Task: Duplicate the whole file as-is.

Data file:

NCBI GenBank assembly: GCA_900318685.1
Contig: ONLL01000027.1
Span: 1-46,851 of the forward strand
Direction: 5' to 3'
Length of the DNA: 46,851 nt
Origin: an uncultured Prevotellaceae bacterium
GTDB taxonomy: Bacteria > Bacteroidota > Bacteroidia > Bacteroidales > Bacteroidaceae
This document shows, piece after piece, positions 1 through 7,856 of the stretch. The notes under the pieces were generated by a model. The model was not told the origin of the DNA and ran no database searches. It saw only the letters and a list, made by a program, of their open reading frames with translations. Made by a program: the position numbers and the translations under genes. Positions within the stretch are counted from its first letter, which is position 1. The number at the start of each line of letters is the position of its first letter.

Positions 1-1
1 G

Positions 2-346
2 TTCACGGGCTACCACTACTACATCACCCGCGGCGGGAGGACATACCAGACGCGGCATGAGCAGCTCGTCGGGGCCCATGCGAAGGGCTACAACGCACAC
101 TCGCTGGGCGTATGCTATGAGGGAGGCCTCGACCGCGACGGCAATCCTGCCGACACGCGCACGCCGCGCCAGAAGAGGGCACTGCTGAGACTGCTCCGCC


NCBI GenBank assembly: GCA_900318685.1
Contig: ONLL01000027.1
Span: 1-46,851 of the forward strand
Direction: 5' to 3'
Length of the DNA: 46,851 nt
Origin: an uncultured Prevotellaceae bacterium
GTDB taxonomy: Bacteria > Bacteroidota > Bacteroidia > Bacteroidales > Bacteroidaceae
This document shows, piece after piece, positions 1 through 7,856 of the stretch. The notes under the pieces were generated by a model. The model was not told the origin of the DNA and ran no database searches. It saw only the letters and a list, made by a program, of their open reading frames with translations. Made by a program: the position numbers and the translations under genes. Positions within the stretch are counted from its first letter, which is position 1. The number at the start of each line of letters is the position of its first letter.

Positions 1-1
1 G

Positions 2-346
2 TTCACGGGCTACCACTACTACATCACCCGCGGCGGGAGGACATACCAGACGCGGCATGAGCAGCTCGTCGGGGCCCATGCGAAGGGCTACAACGCACAC
101 TCGCTGGGCGTATGCTATGAGGGAGGCCTCGACCGCGACGGCAATCCTGCCGACACGCGCACGCCGCGCCAGAAGAGGGCACTGCTGAGACTGCTCCGCC